Based on an approximation made possible through various medical journals, about 2% of all Americans will suffer a herniated disc injury at some point in their life. A herniated disc occurs when the soft center of a spinal disc – which is located in between vertebrae – protrudes, often due to an injury.
What is causing all of these herniated discs, though? The data here is less clear, but one of the leading causes is believed to be car accidents. In particular, rear-end collisions seem to be more likely to cause a herniated disc because of the direction of the impact. The sudden surge forward puts a large amount of force onto the spine, which can fracture a vertebra and cause a herniated disc.
What Are the Symptoms of a Herniated Disc?
For some people who suffer from a herniated disc, they only experience mild pain for a short while before it naturally heals. For others, the situation is much worse. Depending on the location and severity of a herniated disc, the symptoms can become debilitating and prolonged.
Symptoms of a moderate to severe herniated disc include:
- Chronic back pain
- Reduced mobility and muscle weakness
- Sharp pain when moving in certain ways
- Numbness radiating from the affected vertebra
- Walking difficulties
- Insomnia due to constant nerve stimulation
To get a better understanding of what a herniated disc is doing to a patient’s health, a doctor can order a number of imaging tests. X-rays, CT scans, and MRIs are commonly used for this purpose. If a herniated disc is severe, a myelogram might be used to understand exactly how it is affecting nearby nerves. Myelograms work by injecting dye into the spinal column before an X-ray, which allows a clearer depiction of the spinal cord and its nerve systems.
Further nerve tests can be used if imaging tests are insufficient. Electrical impulses can be sent through the spine to gauge nerve reactions. Such tests can be painful or uncomfortable, but the data gathered through them is often invaluable.
Can a Herniated Disc Be Treated?
Herniated discs are possible to treat, but the extent and type of treatment can vary dramatically between two cases. Doctors often need several checkups and tests before being able to reach an accurate prognosis and treatment plan for a patient with a herniated disc.
Mild to moderate herniated discs might be treatable with:
- Painkillers: Various over-the-counter medications and prescription painkillers can be used to make the healing process more comfortable. For some patients, ibuprofen or acetaminophen is enough to help them through the worst pain.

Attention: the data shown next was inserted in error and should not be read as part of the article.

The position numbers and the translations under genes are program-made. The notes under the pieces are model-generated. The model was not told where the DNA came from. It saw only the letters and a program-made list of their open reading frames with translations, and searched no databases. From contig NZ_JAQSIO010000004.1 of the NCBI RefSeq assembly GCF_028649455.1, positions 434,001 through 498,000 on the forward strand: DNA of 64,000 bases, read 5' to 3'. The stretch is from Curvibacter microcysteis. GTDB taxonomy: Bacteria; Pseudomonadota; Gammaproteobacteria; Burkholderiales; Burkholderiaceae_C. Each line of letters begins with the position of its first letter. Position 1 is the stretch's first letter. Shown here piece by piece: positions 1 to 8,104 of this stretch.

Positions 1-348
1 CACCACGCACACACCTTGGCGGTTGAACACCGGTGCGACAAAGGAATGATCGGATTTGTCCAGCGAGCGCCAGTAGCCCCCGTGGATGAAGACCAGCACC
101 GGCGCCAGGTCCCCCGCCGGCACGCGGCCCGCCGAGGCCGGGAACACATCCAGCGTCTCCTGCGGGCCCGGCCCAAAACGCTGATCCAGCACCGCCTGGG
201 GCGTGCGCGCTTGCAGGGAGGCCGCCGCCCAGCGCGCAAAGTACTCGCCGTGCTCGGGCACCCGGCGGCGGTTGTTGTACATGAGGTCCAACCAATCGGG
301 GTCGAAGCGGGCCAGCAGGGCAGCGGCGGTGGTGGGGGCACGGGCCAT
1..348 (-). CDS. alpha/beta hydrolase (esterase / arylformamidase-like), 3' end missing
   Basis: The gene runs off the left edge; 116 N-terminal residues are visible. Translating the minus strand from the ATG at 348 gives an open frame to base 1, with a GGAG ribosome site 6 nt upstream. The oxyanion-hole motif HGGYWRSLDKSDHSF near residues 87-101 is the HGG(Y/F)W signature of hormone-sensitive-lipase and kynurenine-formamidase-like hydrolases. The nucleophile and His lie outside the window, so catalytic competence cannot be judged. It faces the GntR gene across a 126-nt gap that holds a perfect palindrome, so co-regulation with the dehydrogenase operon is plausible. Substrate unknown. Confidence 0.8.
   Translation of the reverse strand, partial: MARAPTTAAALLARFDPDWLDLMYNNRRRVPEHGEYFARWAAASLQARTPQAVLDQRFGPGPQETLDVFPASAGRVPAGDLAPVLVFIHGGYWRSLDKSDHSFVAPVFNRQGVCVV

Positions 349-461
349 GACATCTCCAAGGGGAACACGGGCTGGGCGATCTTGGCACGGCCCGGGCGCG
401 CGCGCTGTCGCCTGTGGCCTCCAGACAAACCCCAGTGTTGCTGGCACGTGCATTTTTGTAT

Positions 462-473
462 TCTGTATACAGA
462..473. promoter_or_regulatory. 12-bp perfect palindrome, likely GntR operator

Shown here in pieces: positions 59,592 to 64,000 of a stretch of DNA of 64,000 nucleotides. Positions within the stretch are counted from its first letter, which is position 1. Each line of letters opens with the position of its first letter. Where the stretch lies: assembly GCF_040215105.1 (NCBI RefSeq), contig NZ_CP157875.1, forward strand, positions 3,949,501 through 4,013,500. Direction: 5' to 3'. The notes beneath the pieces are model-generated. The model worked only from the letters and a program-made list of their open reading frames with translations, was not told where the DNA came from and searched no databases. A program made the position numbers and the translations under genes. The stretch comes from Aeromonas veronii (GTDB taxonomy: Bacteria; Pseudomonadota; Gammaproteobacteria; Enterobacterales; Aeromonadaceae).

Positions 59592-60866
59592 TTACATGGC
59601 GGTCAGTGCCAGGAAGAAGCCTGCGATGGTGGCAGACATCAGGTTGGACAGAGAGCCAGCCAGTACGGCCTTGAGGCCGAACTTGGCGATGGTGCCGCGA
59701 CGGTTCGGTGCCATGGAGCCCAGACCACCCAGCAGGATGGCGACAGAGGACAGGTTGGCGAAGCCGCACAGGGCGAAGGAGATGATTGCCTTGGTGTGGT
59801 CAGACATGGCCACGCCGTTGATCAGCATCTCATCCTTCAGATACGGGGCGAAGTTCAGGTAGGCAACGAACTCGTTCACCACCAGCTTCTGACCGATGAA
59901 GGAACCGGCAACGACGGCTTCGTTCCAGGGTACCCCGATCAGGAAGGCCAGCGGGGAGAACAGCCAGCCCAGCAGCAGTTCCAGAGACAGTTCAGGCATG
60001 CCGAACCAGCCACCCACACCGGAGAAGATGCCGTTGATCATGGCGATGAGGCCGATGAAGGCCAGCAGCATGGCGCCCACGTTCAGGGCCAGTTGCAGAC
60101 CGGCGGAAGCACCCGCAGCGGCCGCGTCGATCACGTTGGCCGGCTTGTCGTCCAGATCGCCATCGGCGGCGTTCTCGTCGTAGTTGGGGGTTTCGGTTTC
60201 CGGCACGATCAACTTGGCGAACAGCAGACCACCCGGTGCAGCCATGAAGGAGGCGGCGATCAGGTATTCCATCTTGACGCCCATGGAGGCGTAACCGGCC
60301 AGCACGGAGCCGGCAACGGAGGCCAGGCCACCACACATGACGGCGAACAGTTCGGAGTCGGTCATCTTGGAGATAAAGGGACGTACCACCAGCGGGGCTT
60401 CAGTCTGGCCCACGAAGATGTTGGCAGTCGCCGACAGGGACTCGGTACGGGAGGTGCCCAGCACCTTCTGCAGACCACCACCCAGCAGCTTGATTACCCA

- Injections: If it becomes clear that painkillers are not doing enough to alleviate the pain caused by a herniated disc, then a doctor might recommend cortisone injections into the injured back region.
- Therapy: Physical therapy at regular intervals can work wonders to alleviate the pressure and pain of a herniated disc. It is common for therapy to be recommended for at least a few months to ensure everything has healed correctly, even in mild herniated disc cases.
Severe herniated discs often require more intense treatments, such as:
- Opioids: Doctors do not like prescribing opioids without a good reason, but a debilitating herniated disc often warrants such a prescription.
- Lifelong therapy: Rehabilitative therapy can be recommended for the rest of a patient’s life – such as once a month or so – if a herniated disc is severe enough to have caused permanent nerve damage in the area.
- Surgery: When nothing else is working, spinal or back surgery can be used as a final option. Surgeons might be able to correct the injury by removing the protruding portion of the disk or the entire disc or even complete a spinal fusion. Surgeries always carry risks, so be sure to talk to your doctor about other alternatives first.
Who Pays for Your Herniated Disc Treatments?
If you suffered a herniated disc due to a car accident that was not your fault, then you can demand financial compensation from the other driver’s insurance company. The bodily injury policy that they held can be used to pay for your necessary medical treatments and lost wages, up to the policy cap. When the cap is reached but you still need compensation, your own uninsured/underinsured motorist (UM/UIM) policy will activate to provide what has been left unpaid, up to that policy’s cap.
Of course, being owed damages from an insurance company is much different than actually receiving those damages. Herniated disc treatments can get expensive because it can take months or years of therapy and care before the patient starts to feel better. Insurance companies always put up a stronger fight when there are larger compensation amounts at stake, so you should expect a challenge when you need to file a car accident claim that involves a herniated disc back injury.
How Do You Sue for a Herniated Disc?
As mentioned, auto insurance companies will be ready to challenge your claim in an instant if you mention that you have suffered a herniated disc. To bring forth your case with confidence, you should team up with an experienced personal injury and auto accident attorney in your area.
People in Waco, Texas know they can turn to the Law Offices of Vic Feazell, P.C. and our attorneys. We are available 24/7 to take your call because we know that no one can predict when a serious car accident will happen. Discuss your case with a professional and compassionate legal team by filling out an online contact form now, or by calling.